The deal that betrayed Britain

1 Mar 2016

 

After months of post-election negotiation, David Cameron has announced the deal that is supposed to keep the UK in the EU. Much like Cameron's election buzz phrase ‘long term economic plan', his referendum buzz phrase is the 'special status' he declares the UK now has within the EU. The truth however, is a much more depressing reality. The deal secured by Cameron has minimal impact on the UK's relationship with the EU and will force many swing voters hoping for a reformed EU to vote leave.

 

Most concerning for Cameron’s political future is the undeniable split emerging in the Conservative Party. This is the gamble Cameron took with a referendum on the European Union and it appears to be backfiring. Indeed, to counter the rise of UKIP, Cameron offered a referendum by 2017 – coaxing many voters to plump for the Conservatives in May.

 

Basking in the glory of his election success, Cameron appeared on a roll with his newfound authority. For a brief time he commanded the respect of his party, in a way previously not possible whilst constrained by the shackles of coalition government. The EU gamble, however, designed to guarantee Cameron’s elevated status, has returned to haunt the Prime Minister.

 

Conservative Home, the grassroots Conservative website (but independent of the party), found that 71% of party members were more likely to vote to leave, compared to 24% who would vote remain. Cameron's lackluster deal has only further alienated these members. By creating a narrative that the EU is not acceptable in its current form, Cameron had to secure fundamental change. Despite the spin from Number 10, this hasn't happened. Instead, we got a deal that betrays Britain. The chances of 'Brexit' increase dramatically as a result.

 

Before criticising Cameron's 'deal', it is worth stating that he did actually secure one reform of huge significance. The agreement between the UK and the EU proposes:

 

It is recognised that the United Kingdom, in the light of the specific situation it has under the Treaties, is not committed to further political integration into the European Union. The substance of this will be incorporated into the Treaties at the time of their next revision in accordance with the relevant provisions of the Treaties and the respective constitutional requirements of the Member States, so as to make it clear that the references to ever closer union do not apply to the United Kingdom.

 

This has wrongly been dismissed as a pact that merely cements the obvious. We already have many opt-outs, most notably from the Eurozone, so it is true that the UK is to a certain extent exempt from 'ever closer union'. Yet, each opt-out has been the outcome of heavy, largely bitter negotiations between ourselves and our European partners. Having the other member states recognise and accept conclusively that Britain is not part of ever closer union is a huge concession from the EU. In future treaty negotiations (if we vote to stay) we will not have to haggle with our European counterparts in order to protect British sovereignty. Instead, we will merely be able to cite the Prime Minister’s agreement.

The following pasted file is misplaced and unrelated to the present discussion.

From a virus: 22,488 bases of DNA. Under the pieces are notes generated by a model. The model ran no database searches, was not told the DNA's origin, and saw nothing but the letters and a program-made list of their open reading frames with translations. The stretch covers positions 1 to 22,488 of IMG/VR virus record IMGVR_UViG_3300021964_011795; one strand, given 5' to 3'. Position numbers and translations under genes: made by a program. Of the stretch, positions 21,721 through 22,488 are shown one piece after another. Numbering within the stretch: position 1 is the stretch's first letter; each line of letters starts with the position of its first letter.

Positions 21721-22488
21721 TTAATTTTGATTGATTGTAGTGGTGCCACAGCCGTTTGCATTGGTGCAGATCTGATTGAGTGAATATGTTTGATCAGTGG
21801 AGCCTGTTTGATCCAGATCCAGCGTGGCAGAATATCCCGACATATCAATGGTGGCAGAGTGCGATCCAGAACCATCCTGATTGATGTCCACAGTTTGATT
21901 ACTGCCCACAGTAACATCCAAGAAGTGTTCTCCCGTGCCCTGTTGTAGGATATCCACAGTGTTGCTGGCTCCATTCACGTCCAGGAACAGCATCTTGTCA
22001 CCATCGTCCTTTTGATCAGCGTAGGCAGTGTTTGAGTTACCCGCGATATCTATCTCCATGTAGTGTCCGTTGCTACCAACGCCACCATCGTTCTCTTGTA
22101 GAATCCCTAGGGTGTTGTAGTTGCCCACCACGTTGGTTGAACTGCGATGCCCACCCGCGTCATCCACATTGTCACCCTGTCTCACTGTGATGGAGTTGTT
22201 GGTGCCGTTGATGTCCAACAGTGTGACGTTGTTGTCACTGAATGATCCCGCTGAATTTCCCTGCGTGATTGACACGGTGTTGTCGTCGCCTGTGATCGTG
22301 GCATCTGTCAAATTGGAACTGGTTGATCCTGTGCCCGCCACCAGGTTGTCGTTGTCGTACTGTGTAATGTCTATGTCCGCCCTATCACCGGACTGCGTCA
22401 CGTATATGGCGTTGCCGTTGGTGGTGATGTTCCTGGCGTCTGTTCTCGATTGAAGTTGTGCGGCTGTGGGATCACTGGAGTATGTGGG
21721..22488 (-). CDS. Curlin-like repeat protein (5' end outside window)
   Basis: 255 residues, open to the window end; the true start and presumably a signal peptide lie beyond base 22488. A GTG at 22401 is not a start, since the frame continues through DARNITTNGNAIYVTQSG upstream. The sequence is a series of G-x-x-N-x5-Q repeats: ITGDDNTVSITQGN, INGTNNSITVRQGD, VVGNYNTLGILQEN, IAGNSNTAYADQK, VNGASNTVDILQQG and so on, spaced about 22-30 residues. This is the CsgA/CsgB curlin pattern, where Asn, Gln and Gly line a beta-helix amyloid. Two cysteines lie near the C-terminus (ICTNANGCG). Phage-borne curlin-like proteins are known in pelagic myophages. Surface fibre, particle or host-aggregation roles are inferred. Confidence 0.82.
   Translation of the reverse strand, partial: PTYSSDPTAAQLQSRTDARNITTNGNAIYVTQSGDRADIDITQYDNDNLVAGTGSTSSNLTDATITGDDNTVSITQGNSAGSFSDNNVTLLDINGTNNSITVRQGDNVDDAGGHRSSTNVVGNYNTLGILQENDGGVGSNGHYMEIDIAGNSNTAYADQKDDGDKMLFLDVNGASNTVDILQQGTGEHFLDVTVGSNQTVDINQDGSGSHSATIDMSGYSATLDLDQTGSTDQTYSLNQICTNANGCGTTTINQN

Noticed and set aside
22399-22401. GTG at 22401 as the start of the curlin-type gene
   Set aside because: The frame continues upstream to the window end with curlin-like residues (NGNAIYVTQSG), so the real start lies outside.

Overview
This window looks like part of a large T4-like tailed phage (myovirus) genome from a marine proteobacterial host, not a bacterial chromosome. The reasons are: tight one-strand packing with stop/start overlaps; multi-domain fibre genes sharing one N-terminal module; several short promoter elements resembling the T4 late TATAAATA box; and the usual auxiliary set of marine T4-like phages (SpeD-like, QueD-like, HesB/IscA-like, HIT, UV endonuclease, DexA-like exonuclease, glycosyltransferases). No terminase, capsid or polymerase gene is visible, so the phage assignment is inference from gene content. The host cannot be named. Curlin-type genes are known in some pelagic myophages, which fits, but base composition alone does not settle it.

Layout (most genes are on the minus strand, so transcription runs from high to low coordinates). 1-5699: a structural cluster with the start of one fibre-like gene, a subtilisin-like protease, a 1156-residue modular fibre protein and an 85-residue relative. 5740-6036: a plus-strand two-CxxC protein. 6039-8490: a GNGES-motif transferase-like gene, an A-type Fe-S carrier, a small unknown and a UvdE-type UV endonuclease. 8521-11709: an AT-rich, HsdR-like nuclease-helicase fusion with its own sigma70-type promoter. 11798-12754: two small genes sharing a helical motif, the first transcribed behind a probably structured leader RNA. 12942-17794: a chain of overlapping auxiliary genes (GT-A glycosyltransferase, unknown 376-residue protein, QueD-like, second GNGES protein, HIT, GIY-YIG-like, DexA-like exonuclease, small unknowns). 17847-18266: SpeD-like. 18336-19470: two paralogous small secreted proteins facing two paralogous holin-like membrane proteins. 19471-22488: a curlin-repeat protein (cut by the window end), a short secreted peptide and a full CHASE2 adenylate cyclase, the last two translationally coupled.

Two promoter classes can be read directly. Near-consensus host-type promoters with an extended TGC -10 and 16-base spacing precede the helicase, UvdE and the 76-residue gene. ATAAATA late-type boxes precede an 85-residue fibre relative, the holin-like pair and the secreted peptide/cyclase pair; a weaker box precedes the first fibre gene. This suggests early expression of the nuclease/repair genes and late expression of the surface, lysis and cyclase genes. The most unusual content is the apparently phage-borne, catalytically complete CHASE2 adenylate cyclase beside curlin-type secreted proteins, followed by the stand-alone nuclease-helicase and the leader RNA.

Unfortunately, this is as good as the deal gets. Further integration is prevented for the intermediate future, but there was no agreement to reverse the integration that has already taken place. Cameron himself originally acknowledged major issues across a variety of areas, from immigration to law and order. Yet, the rest of his deal does nothing to reclaim powers for the UK Parliament.

 

The British public were promised that powers would be transferred from Brussels to Westminster, particularly regarding immigration. Stats released just this week show net migration is at 323,000, a near record high in British history. The concessions Cameron did achieve were minor and relatively insignificant. Tinkering with the benefits system and stalling changes until 2020 will not prevent immigrants from arriving in the UK. Cameron’s benefit changes do not come close to fixing some of the most serious side effects of uncontrolled immigration; the strain on the NHS, the demand on housing, and the demand for school places to name a few.

 

His other two concessions, on the Eurozone and competitiveness are utterly meaningless. He has addressed issues that do not matter to the public. The deal states:

 

'Mutual respect between member states participating or not in the operation of the euro area will be ensured… where feasible burden reduction targets in key sectors, with commitments by EU institutions and Member States.'

 

This is possibly the most worthless concession in the entire deal. It is simply a gimmick. No person of sane mind believes the UK is joining the Eurozone anytime soon. Even Nick Clegg, who campaigned heavily in the early 2000s to join the Euro, accepts that this is simply not on the agenda. Cameron is being dishonest presenting this as a major concession.

 

Moreover, regarding competitiveness, many people agree there should less red tape for businesses. The EU, regardless of the politics of the UK, would be pursuing a reduction of red tape; it’s in the interest of ever member state to do so. This is not a win for British businesses. If pressed, I doubt Cameron could state three ways businesses will be able to operate more easily. Yet another meaningless concession.

 

Wisely, the 'In' campaign has not concentrated its argument on the strength of Cameron’s deal. Indeed, if the referendum became a vote on Cameron and his deal then 'Brexit' would almost certainly win. Regardless, with a party divided it is hard to see how Cameron can command the authority of the House until 2020. Worse, Cameron has lost the respect of his European allies after securing this weak deal. Cameron has failed his own party but, worst of all, he has failed the people he is elected to serve.

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